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Prof. Dr. Gerhard K. E. Scriba

Friedrich-Schiller-Universität Jena, Institut für Pharmazeutische/Medizinische Chemie

born 1956, studied pharmacy in Bonn and in 1980 received the licence to practise pharmacy. He received his doctorate in 1984 at the Westphalian Wilhelms-University in Munster, where, in 1995, he qualified as a professor in the subject of pharmaceutical chemistry. In 1999 he was appointed to the position of C3-Professor for Pharmaceutical Chemistry with a focus on Pharmaceutical Analysis at the Friedrich-Schiller-University Jena, and since 2005 he has been managing director of the Institute of Pharmacy. He is a member of the Scientific Advisory Board of the Federal Institute for Drugs and Medical Devices (BfArM) and the “Pharmaceutical Chemistry” Committee of the Pharmacopoeia. His research was awarded the Rottendorf Prize (1995) and the Doberreiner Prize of the German Pharmaceutical Society (1997). Scriba is co-editor of the commentary to the European Pharmacopoeia and the journal Chromatographia, and a member of the editorial boards of Electrophoresis, Journal of Pharmaceutical and Biomedical Analysis, Journal of Separation Science, Pharmazie and Pharmeuropa. He is the author or coauthor of over 125 scientific publications and 11 book contributions. His research interests include the analysis of drugs and peptides using capillary electrophoresis, particularly stereoisomer analysis and the development of capillary electrophoresis enzyme assays.

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Molecules in the mirror

In 1871 the children‘s book “Through the Looking-Glass – And What Alice Found There” by the English author Lewis Carroll, in which Alice enters a world behind the mirror, was published. (…)

More about Uni Jena

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    When Proteins Shake Hands

    Be it in spider silk, wood, the spaces between body cells, in tendons, or as a natural sealant for small wounds: protein fibres are found virtually everywhere in nature. These small protein fibres, also referred to as protein nanofibres by experts, often have outstanding properties such as ... more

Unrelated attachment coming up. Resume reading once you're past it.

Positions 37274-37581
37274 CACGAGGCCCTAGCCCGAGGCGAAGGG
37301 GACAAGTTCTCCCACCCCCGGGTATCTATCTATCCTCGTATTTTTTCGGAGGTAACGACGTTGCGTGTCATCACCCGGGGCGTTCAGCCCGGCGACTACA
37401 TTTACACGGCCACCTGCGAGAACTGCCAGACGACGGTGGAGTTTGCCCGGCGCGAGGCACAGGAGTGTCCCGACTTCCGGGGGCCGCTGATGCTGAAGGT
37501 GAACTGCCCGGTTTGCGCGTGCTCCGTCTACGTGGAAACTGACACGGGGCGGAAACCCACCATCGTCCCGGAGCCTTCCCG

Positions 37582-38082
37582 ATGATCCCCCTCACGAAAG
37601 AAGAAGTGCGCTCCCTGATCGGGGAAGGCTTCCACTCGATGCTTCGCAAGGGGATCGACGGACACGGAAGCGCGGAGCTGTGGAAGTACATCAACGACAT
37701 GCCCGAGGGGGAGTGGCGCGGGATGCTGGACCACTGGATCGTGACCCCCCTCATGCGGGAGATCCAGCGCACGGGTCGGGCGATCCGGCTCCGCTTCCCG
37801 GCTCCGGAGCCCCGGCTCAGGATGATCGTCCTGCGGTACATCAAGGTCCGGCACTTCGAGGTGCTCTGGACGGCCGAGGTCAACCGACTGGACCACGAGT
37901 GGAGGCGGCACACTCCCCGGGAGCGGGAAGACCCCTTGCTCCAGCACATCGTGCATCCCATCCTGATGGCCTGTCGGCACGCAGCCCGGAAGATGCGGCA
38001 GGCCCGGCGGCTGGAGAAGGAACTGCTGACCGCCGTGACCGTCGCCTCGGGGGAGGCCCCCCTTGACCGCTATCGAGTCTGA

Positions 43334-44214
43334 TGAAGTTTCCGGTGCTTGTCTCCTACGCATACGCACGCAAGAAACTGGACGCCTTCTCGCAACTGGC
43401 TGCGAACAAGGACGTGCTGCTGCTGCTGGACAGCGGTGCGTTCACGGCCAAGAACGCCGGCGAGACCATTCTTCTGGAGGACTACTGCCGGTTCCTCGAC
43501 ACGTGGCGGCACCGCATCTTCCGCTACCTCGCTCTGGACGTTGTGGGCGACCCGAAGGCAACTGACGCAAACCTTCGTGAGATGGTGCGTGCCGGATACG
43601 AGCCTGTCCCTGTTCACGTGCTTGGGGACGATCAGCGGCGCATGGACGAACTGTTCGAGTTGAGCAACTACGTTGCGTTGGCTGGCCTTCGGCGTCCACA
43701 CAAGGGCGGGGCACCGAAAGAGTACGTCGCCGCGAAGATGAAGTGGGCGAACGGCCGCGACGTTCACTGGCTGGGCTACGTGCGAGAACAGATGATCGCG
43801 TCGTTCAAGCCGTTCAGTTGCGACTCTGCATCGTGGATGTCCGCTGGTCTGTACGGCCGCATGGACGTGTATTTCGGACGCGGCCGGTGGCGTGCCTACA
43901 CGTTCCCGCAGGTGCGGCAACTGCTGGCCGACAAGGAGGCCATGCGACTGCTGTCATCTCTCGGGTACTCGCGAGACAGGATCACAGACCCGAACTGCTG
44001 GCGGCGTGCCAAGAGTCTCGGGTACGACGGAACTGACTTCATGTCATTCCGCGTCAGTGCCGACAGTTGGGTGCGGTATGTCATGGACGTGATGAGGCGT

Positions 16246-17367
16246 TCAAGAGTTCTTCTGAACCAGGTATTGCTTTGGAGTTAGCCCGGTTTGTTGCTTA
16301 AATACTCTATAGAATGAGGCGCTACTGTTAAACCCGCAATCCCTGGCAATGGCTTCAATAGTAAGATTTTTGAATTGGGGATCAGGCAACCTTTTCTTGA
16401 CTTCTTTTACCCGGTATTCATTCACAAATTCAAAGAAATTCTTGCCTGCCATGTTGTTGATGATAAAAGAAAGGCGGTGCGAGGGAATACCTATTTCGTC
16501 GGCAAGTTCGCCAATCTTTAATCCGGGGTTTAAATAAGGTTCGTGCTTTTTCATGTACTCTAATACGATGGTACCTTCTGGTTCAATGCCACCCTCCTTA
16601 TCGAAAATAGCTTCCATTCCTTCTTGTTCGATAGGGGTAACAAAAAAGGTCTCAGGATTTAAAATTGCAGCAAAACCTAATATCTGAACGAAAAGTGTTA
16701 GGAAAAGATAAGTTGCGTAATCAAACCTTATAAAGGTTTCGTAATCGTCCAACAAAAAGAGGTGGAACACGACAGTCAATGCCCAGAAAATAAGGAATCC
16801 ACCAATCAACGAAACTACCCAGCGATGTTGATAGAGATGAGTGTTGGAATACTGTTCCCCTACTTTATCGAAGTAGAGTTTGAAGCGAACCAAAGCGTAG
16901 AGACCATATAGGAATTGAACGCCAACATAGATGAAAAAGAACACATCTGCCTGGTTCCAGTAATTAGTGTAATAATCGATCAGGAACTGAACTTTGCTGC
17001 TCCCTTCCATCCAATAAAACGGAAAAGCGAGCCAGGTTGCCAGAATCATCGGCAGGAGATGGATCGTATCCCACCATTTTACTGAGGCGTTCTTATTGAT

High resolution without particle accelerator

    A visit to the optometrist often involves optical coherence tomography. This imaging process uses infrared radiation to penetrate the layers of the retina and examine it more closely in three dimensions, without having to touch the eye at all. This allows eye specialists to diagnose disease ... more

    Tunable materials clear the way for advanced optics

    Now you see it, now you don’t: In books and movies, wizards use magic spells to easily change things from a solid to see-through state. However, in reality, materials with properties called phase transition can pull off a similar trick, changing from clear to cloudy depending on the tempera ... more

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    Genes on sugar

    The targeted transport of DNA and RNA using vectors (mostly made from synthetic polymers) in cell cultures has become part of routine practice in biological R&D – a fact highlighted by the multitude of commercial kits now available. To date, however, obstacles relating to use in patients ha ... more

    Highly-prized components

    The isolation of bioactive plant ingredients, essential oils or dyes and flavourings of plant origin requires costly and sophisticated procedures. Several applications do not actually require isolation of the individual components, however – their concentration is sufficient. Moreover, for ... more

    Molecules in the mirror

    In 1871 the children‘s book “Through the Looking-Glass – And What Alice Found There” by the English author Lewis Carroll, in which Alice enters a world behind the mirror, was published. She explains to her cat: “First there’s the room you can see through the glass – that’s just the same as ... more

  • Authors

    Prof. Dr. Thomas Heinze

    Thomas Heinze, born in 1958, studied chemistry at FSU Jena. After receiving his doctorate there in 1989 and subsequent postdoc work at KU Leuven (Belgium), he completed his habilitation in 1997. In 2001, he accepted a professorship in Macromolecular Chemistry at the University of Wuppertal ... more

    Prof. Dr. Dagmar Fischer

    Dagmar Fischer is a licensed pharmacist before obtaining her doctorate in pharmaceutical technology and biopharmacy from the Philipps University of Marburg in 1997. After a period spent at Texas Tech University Health Sciences Center (USA), she gained several years' experience as Head of Pr ... more

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